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Kansas City Royals erupt and melt Cleveland Indians 12-5

Did the Indians do something to anger the Baseball Gods?

MLB: Cleveland Indians at Kansas City Royals Jay Biggerstaff-USA TODAY Sports

Today’s Recap in GIF Form

Actual Recap

Have the players of Cleveland been wicked and sinners against the baseball gods exceedingly?

This afternoon’s contest against the Kansas City Royals turned into an onslaught of fire and brimstone after the fifth inning. Ten unanswered runs from the Royals turned a Carlos Carrasco shutout bid into a performance that set defensive baseball back one hundred years. Three errors by the Tribe and a sloppy display in the field combined with an unexpected eruption from the dormant Royals offense sealed the fate of the Indians in today’s 12-5 loss.

To be fair, Carlos Carrasco tossed a gem up until the fifth inning. He’d allowed a hit and a walk, facing only one more than the minimum thanks to a double play (a rare instance of defensive competence today). Unfortunately, even the hardiest gems burst into worthless shards under the pressure of divine retribution. Carrasco started the bottom of the fifth by allowing a single, a single, a two-run double, and a walk. Out of nowhere, the gods gifted Carrasco an out when Ned Yost inexplicably called for a sacrifice bunt. Always eager to punish stupidity, the gods forced Alcides Escobar to pop up right to Carrasco. At this point, he returned to the mound with a one-run lead and an out in his hands.

He immediately gave up another two-run double and got yanked from the game in favor of Nick Goody. The situation grew yet more dire when Goody allowed a home run to Lorenzo Cain.

If this outburst could be considered an eruption, then the seventh inning would be on part with the theoretical explosion of the Yellowstone Caldera. Yes, I am suggesting that watching this inning was as bad as or worse than everyone west of the Mississippi instantly exploding, then being covered by lava flows.

Austin Jackson set the tone when he became a player from MLB The Show, dropping a ball that smacked into the webbing of his glove. He surely muttered, “OH and he BOTCHES it!” under his breath while collecting it and throwing it back to the infield.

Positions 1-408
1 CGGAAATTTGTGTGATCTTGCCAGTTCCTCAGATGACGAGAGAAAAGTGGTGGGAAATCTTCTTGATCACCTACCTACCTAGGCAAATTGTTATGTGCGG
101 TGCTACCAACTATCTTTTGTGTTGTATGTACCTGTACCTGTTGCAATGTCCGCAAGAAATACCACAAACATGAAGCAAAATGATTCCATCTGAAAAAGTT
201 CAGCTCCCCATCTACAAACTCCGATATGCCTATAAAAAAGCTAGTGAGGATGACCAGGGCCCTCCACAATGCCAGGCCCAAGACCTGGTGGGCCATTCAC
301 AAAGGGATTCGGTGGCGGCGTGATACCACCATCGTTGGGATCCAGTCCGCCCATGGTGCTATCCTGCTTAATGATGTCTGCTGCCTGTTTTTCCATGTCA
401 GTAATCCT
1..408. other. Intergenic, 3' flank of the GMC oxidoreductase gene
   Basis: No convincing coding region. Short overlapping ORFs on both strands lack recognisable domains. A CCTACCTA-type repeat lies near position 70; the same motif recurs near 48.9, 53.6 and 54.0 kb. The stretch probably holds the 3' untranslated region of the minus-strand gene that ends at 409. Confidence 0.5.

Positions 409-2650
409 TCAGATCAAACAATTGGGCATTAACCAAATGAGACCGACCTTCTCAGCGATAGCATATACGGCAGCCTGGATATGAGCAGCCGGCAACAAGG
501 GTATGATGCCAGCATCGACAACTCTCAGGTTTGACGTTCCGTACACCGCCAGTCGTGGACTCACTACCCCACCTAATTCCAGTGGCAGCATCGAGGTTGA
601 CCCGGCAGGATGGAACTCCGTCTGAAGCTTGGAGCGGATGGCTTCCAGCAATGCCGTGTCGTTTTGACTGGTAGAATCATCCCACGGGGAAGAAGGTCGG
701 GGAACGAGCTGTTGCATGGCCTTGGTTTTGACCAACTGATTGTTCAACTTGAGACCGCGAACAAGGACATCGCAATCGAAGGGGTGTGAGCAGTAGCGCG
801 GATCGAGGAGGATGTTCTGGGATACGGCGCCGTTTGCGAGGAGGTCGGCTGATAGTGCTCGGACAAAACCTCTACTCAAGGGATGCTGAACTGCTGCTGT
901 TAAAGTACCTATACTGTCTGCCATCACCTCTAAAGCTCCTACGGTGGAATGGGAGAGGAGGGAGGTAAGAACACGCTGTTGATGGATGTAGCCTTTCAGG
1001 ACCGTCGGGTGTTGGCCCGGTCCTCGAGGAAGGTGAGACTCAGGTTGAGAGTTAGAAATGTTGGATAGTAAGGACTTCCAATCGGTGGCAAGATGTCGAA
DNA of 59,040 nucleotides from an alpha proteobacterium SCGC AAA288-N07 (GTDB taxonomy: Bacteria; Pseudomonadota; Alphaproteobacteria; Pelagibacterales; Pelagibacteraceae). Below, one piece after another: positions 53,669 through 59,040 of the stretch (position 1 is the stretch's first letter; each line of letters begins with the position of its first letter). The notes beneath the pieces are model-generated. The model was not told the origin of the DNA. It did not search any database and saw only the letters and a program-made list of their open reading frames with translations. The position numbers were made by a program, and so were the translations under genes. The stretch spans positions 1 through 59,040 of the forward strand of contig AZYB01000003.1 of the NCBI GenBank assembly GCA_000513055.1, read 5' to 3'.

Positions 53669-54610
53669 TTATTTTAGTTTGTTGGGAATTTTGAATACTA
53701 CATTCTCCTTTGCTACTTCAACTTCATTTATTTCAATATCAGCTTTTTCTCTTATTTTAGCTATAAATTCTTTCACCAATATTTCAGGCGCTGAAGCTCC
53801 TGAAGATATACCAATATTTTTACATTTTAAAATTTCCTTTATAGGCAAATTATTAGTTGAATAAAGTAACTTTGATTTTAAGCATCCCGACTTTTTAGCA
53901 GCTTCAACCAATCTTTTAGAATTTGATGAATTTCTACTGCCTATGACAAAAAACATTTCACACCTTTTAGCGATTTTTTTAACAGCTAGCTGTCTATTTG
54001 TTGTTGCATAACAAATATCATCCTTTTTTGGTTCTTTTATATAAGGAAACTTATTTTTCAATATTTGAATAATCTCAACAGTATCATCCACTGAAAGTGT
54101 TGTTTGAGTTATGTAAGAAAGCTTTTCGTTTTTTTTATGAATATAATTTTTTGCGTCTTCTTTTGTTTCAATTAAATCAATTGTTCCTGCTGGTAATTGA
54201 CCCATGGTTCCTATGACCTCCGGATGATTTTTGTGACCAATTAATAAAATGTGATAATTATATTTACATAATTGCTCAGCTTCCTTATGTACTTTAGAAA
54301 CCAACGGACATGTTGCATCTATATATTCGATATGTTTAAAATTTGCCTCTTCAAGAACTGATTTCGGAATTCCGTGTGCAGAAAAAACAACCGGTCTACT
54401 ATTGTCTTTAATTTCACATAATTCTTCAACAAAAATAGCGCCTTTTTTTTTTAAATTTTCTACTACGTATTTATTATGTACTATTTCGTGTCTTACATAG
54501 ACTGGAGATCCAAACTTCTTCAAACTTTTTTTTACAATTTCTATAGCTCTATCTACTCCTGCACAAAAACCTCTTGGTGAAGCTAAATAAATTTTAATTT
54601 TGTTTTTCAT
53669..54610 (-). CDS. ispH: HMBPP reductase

Three consecutive singles off of Dan “Probably should get DFA’d” Otero drove the lead to five. To Otero’s credit, he did get one out before he loaded the bases and handed the ball over to Salazar. The Czar did not fare any better. Perhaps attempting to turn a double play to escape the meltdown, Jose Ramirez only accelerated it by booting a ball in front of Lindor. Two runs scored on the error, and then another single pushed the score to 11-3.

Wait so did anything good happen?

There were a couple of bright spots for the Tribe today. I literally mean just two.

Bradley Zimmer: He played well defensively today, and launched a two-run blast in the second inning. Zimmer now owns a slash of .295/.367/.591 since debuting with the team, along with three home runs. It’s too early to officially proclaim that Zimmer is the real deal — recall the eventual snap-back that Tyler Naquin recieved from opposing pitchers last year — but the early returns suggest a long-term solution at a position that has nagged at the Indians lineup for years.

Carlos Santana: Our bounty hunter switch-hitting friend also went yard in the second inning. his seventh invocation of the following this season:

‘los added a double in the eighth, scoring two and finishing the day with 3 RBI. A red-hot Santana would provide serious momentum for an offense that struggled to keep it at times.

There are going to be better days on the horizon for the Indians. I hope those of us who needed to watch the entire game for some ungodly reason can enjoy them together, soon.